An employer will have a valid reason to terminate the employment of an employee if he or she unreasonably refuses to attend a medical examination to determine whether the employee is reasonably able to perform the inherent requirements of the job on the basis that the employer has the right to issue lawful and reasonable instructions.
“There are authorities dealing with the question of whether a direction by an employer
for an employee to attend an IME or to provide medical information can be lawful and
 The Full Federal Court in Blackadder v Ramsey Butchering Services Pty Ltd56 found
that an employer also has a right to request an employee to attend an IME if there is genuine
indication of a need for it and it is reasonable for your employer to make such a request. In his
decision, Madjwick J made the following observations:
 It is, in my opinion, essential for compliance with the [Occupational Health and
Safety Law] duties, that an employer be able, where necessary, to require an employee
to furnish particulars and/or medical evidence affirming the employee’s continuing
fitness to undertake duties. Likewise, an employer should, where there is a genuine
indication of a need for it, also be able to require an employee, on reasonable terms, to
attend a medical examination to confirm his or her fitness. …
 The question whether it is reasonable for an employer to request an employee to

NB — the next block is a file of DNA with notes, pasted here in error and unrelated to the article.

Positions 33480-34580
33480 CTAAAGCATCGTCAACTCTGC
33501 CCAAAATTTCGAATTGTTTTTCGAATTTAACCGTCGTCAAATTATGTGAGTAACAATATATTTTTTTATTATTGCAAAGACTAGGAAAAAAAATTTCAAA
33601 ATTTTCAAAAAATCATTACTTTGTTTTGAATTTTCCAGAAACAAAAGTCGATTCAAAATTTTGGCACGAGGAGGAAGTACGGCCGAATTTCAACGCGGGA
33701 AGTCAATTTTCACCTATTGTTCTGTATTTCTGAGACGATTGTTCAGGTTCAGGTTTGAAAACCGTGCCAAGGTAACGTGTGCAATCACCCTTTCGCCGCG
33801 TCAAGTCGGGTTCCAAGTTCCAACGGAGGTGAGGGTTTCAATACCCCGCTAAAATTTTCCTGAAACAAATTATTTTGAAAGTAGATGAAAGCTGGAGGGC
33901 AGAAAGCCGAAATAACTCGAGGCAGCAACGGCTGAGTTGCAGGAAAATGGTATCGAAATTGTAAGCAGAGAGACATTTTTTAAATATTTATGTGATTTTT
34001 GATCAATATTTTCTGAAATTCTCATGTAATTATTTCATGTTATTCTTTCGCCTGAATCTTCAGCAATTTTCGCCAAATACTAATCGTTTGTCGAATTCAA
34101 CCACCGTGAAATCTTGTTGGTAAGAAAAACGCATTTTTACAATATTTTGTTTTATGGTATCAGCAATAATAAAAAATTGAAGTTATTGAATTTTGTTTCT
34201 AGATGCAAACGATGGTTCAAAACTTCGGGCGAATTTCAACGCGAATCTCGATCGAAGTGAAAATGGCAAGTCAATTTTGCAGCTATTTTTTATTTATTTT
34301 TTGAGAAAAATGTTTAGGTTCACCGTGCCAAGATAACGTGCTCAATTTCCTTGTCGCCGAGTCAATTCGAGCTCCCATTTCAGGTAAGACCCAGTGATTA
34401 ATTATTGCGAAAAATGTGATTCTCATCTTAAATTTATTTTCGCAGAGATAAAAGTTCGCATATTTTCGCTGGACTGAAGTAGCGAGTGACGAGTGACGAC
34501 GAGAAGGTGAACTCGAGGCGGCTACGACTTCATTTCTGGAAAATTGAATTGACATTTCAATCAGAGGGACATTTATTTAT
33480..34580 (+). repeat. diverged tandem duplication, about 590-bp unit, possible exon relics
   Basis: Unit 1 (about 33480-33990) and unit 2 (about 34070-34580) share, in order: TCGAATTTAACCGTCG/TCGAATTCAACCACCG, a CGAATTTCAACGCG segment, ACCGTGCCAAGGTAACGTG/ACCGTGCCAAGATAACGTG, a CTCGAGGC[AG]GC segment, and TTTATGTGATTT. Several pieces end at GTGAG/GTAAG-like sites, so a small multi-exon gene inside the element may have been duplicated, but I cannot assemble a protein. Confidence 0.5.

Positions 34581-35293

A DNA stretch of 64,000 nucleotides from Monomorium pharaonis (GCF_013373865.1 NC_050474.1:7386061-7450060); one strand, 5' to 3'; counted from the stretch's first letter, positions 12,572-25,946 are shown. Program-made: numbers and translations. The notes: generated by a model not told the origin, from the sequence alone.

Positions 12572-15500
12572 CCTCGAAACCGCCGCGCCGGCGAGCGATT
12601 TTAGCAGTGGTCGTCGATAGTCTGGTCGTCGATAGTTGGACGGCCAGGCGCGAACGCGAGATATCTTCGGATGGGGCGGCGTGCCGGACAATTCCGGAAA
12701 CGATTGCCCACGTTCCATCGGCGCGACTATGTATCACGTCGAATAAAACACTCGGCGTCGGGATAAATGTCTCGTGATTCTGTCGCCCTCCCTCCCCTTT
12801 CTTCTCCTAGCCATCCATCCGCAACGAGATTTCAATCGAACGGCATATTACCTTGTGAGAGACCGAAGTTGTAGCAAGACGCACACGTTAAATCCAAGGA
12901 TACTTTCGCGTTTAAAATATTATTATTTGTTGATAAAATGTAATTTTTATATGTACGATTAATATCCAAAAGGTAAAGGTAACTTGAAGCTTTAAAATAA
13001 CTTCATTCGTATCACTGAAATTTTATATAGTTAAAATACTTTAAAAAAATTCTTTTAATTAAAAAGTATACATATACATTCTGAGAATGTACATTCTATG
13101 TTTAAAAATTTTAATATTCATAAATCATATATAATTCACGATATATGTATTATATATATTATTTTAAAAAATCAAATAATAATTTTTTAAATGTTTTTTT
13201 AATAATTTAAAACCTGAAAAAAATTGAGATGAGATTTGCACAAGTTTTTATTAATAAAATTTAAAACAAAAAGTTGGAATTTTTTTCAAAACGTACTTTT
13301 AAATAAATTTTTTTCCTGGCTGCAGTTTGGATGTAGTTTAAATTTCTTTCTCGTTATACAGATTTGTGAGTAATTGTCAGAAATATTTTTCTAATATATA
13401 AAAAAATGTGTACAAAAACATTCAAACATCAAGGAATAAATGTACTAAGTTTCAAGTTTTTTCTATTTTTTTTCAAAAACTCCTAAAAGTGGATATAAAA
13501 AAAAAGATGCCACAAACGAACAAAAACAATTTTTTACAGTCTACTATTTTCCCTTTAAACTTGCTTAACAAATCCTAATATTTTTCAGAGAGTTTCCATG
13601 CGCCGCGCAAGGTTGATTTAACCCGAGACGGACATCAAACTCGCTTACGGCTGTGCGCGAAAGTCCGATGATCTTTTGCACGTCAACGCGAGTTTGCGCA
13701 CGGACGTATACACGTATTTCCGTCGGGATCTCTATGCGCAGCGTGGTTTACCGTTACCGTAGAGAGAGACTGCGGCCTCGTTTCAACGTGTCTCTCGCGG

attend a medical examination will always be a question of fact as will the question of
what are reasonable terms for the undertaking of the medical examination. The matters
will generally require a sensitive approach including, as far as possible, respect for
 In Thompson v. IGT,
57 Goldberg J noted it was well established that it was reasonable
to direct an employee to attend a medical examination to determine whether the employee is fit
to perform duties and whether they can do so safely. These duties were underpinned by
occupational health and safety legislation.
 In Fard v. Royal Melbourne Institute of Technology,
58 the Applicant’s employment was
terminated effective immediately as a result of “disciplinary action for serious misconduct”.
The termination followed a failure to comply with directions to attend an IME on three
 Cirkovic C found there was no evidence to suggest the Applicant was given insufficient
notice to attend the IMEs. On the contrary, she found there was a series of communications
between the Applicant and the Respondent during which the Respondent made repeated
requests for the Applicant to attend an IME to gather appropriate information as to the Applicant
medical status and ability to return to work. On each occasion the Applicant did not make
contact and did not attend.
 Cirkovic C found the IME directions were both lawful and reasonable and the
Applicant’s failure to attend was a sound and defensible reason for the termination of the
Applicant’s employment. She therefore found this was a valid reason for the termination.
 There are at least three lawful directions given by the Respondent to the Applicant:
(a) The 31 March direction to attend the IME on 24 April 2023;
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(b) The 11 May direction to provide dates in the next two months where he could attend an
(c) The direction to attend the show cause meeting.